Eating out is one budget item that we try to minimize as it’s typically a ‘want’.  To compensate, we do a lot of cooking in the evenings and often in bulk so that it can be brown bagged for lunch during a work day.  However, on occasion, we do like to splurge a bit and go out to a nice restaurant. Or other times when we are too tired to cook, we’ll grab a quick sandwich from Subway or Quiznos.  Even with the luxury of eating out, there are still ways to save money to keep the luxury expense to a minimum.

Here are some of those strategies that I use often to save money while eating out:


Before heading out to Quiznos for a sandwich, I always jump online and see the current specials or if there is a coupon available.  Sometimes they offer a free drink with purchase, or even a free sub with equivalent purchase.  Most big chains have coupons or specials during various days of the week that can be used to save a few dollars off your meal.  The more you eat out, the more you’ll save with using coupons or waiting for specials.


If you have a significant other, sharing your meal is another great way to reduce the cost of eating out.  For example, whenever we got to Subway we order one large sandwich with chips/drink and split the works.  Providing that I’m not overly hungry, it’s plenty of food for us and light on the pocket book .  Even entrees in main stream restaurants can be quite large and more than enough for two people, just ask the server to bring out an extra plate.

Have Water

Unless I’m out for a social event, I typically order tap water with my meal.  With a pint of  beer or glass of wine costing $5-$8, or even a soft drink costing $3, with tax and tip on top, those little charges can add up in a hurry.

Skip Dessert

Ever notice that desserts can be disproportionately priced higher than the regular food items on the menu?  It’s because the markup on dessert can be quite high.  For us, if we have a sweet craving afterwards, we head out to the local ice cream shop where soft serve ice cream are relatively low cost.


Perhaps one of the more strategic ways to save money while eating out is to time it!  As mentioned earlier about finding specials, most restaurants have attractive pricing during the days that are slower, for a lot of them it’s Monday – Wednesday.  Or another example is when we travel to the mainland, we enjoy getting our fill of Dim Sum.  If you go in the off hours which is after the lunch rush, the dishes get a reduced pricing.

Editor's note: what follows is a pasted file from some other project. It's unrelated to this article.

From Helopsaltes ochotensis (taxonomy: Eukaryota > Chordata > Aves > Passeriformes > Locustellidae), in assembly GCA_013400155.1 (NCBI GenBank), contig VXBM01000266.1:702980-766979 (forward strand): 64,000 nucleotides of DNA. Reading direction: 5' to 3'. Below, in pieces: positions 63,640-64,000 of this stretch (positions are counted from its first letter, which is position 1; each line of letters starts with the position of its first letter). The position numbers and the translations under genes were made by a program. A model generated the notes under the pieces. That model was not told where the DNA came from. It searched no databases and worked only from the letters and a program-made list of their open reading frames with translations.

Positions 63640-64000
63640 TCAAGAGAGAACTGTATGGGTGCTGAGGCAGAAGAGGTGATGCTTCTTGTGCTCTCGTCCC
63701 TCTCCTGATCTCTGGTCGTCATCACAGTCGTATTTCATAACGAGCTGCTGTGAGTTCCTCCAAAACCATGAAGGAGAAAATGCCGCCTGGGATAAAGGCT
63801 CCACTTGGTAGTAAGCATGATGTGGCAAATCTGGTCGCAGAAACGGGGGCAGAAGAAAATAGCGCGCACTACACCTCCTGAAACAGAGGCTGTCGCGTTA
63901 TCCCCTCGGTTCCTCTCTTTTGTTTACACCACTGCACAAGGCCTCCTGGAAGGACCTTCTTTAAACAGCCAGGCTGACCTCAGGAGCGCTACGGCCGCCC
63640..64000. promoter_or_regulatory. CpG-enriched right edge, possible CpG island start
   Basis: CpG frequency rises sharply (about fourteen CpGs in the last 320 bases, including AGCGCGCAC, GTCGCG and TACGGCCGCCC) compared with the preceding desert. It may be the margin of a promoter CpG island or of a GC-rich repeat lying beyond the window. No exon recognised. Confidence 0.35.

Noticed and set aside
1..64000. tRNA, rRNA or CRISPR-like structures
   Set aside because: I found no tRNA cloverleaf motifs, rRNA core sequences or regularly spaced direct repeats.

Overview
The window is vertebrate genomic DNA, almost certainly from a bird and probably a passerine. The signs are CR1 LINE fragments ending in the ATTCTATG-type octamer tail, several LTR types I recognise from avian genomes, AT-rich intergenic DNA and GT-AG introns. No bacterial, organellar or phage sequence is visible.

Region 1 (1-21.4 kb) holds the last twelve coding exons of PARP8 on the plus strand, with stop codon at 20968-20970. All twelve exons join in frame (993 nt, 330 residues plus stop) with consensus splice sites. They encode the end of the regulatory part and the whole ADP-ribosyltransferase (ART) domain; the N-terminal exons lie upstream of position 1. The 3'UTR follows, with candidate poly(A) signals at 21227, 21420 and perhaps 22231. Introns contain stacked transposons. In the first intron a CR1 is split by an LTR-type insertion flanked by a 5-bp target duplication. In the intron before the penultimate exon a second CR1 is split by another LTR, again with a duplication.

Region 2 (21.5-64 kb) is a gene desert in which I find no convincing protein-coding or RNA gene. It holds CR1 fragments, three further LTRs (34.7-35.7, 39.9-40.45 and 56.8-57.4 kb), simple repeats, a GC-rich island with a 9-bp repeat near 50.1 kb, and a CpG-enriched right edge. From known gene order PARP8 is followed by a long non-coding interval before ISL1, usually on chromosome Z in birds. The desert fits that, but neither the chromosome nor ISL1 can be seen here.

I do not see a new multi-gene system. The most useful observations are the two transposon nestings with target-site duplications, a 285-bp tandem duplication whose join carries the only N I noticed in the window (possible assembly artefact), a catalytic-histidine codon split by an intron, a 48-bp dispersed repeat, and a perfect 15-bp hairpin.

Get to Know the Owners/Managers

If you frequent a particular restaurant, make an effort to get to know the restaurant ownership or management. Restaurant owners appreciate regular visitors, and may kick in free extras during meals or even a discount off your bill.

For those of you who frequent restaurants, what are your strategies to save money?


  1. Brian on August 16, 2010 at 10:17 am

    Our family does the sharing thing and the water and almost never desert. Usually sharing a drink and fries. I often wonder what the restaurant thinks.

    I am craving Quiznos a little now after reading your post!

  2. Echo on August 16, 2010 at 11:01 am

    While we don’t dine out as often as we used to after our daughter was born, I definitely agree that getting to know the restaurant owner/manager can be beneficial.

    Before we went out for our anniversary, I went to the restaurant’s website and asked if they would feature a specific dish that my wife enjoyed the last time we ate there. The owner replied right back to me and said they would feature it as their special. When we arrived, they had a great table set up for us, and the owner was there and bought us a 1/2 litre of wine AND dessert as a thank-you for spending our anniversary there.

  3. andrewbpaterson on August 16, 2010 at 11:50 am

    My wife always complains – somewhat jokingly – about how we NEVER go out to eat unless there’s a coupon in The Entertainment Book! Most friends (who are oftentimes married couples) laugh at us as husband awkwardly looks at wife out of the corner of his eye, undoubtedly thinking, “I wonder if *she’d* mind if I tried to pull that one off…”